SEOUL, Mar. 22 (Korea Bizwire) — South Korea was ranked 54th among 156 states in the list of the happiest countries in the world. Finland was ranked first for the second year in a row.
The UN Sustainable Development Solutions Network (SDSN) released the 2019 World Happiness Report on Wednesday, according to which South Korea received 5.892 points out of 10 in terms of the country’s happiness index, stepping up three ranks from the previous year.
SDSN measures per-capita gross domestic product (GDP), social support, life expectancy, freedom, generosity, and corruption to calculate the happiness index.
South Korea performed well in life expectancy (9th), per-capita GDP (27th), and generosity (40th), while failing in freedom (144th), corruption (100th), and social support (91st).
Scandinavian countries were among the happiest countries in the world.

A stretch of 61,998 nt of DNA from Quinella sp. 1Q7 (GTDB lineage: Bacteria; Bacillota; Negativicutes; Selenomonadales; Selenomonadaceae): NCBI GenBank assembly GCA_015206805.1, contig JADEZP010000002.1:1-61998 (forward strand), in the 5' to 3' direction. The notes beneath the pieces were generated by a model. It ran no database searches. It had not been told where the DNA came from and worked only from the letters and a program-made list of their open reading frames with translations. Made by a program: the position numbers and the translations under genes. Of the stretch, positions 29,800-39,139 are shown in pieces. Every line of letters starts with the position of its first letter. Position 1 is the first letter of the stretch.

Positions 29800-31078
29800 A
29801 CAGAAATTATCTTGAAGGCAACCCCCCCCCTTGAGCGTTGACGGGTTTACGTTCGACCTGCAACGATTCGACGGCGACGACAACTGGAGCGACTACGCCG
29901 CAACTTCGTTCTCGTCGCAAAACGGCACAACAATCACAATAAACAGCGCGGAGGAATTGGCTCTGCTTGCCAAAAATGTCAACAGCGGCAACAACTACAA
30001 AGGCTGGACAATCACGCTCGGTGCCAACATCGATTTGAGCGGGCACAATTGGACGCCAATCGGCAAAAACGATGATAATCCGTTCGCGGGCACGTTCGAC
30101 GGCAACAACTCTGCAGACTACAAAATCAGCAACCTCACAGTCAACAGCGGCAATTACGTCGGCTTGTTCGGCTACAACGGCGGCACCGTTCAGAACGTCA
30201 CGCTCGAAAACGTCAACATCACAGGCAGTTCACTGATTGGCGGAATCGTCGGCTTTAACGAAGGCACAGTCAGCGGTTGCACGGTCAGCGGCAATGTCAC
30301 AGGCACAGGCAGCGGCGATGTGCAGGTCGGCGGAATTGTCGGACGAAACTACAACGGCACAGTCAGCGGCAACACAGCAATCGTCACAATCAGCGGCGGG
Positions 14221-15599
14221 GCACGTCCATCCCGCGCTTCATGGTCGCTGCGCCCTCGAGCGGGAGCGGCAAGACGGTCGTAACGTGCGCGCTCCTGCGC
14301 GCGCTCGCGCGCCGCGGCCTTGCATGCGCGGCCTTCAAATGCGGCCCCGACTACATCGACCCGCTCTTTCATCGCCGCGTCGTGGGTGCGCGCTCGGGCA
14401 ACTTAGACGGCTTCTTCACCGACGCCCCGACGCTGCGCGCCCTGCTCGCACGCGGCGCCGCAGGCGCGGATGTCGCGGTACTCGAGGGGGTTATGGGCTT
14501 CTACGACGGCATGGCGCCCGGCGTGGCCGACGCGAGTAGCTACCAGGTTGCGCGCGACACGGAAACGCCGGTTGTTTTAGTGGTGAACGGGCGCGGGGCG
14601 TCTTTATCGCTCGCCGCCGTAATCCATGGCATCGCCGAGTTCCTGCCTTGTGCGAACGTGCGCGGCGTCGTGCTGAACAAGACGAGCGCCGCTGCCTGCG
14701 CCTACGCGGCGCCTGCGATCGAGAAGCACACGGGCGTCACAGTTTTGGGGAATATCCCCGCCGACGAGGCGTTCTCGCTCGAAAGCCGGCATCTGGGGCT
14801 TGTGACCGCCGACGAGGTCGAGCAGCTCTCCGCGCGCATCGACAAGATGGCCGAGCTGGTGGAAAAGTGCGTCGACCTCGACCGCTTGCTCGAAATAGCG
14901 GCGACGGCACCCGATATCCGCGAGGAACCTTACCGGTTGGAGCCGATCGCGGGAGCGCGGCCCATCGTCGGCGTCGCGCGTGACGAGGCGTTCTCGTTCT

Finland received 7.769 points to become this year’s happiest country. Denmark, Norway, Iceland, the Netherlands, Switzerland, Sweden, New Zealand, Canada, and Australia also made it to the top 10.
In Asia, Taiwan received 6.466 points (25th) to become the happiest country in the region, followed by Singapore (34th) and Thailand (52nd). Japan (58th) and China (93rd) ranked after South Korea.
The United States was ranked in 19th place, a step down from the previous year, despite a recent economic boom.
Prof. Jeffrey Sachs from Columbia University and a co-editor of this year’s World Happiness Report explained that a rise in gambling and addiction to digital media have increased unhappiness and depression in the country.
Many western states were among the happier countries in the list, including Australia (11th), the U.K. (15th), Germany (17th), France (24th), Spain (30th), and Italy (36th).
In contrast, South Sudan (156th), Afghanistan (154th), Yemen (151st), and Syria (149th) were among the least happy countries in the world.
“The worldwide tendency towards a considerable decline in average happiness, despite the general growth in GDP per capita, is proof that measuring happiness and life satisfaction in terms of economic wealth alone is not at all sufficient,” said the report.
H. M. Kang (firstname.lastname@example.org)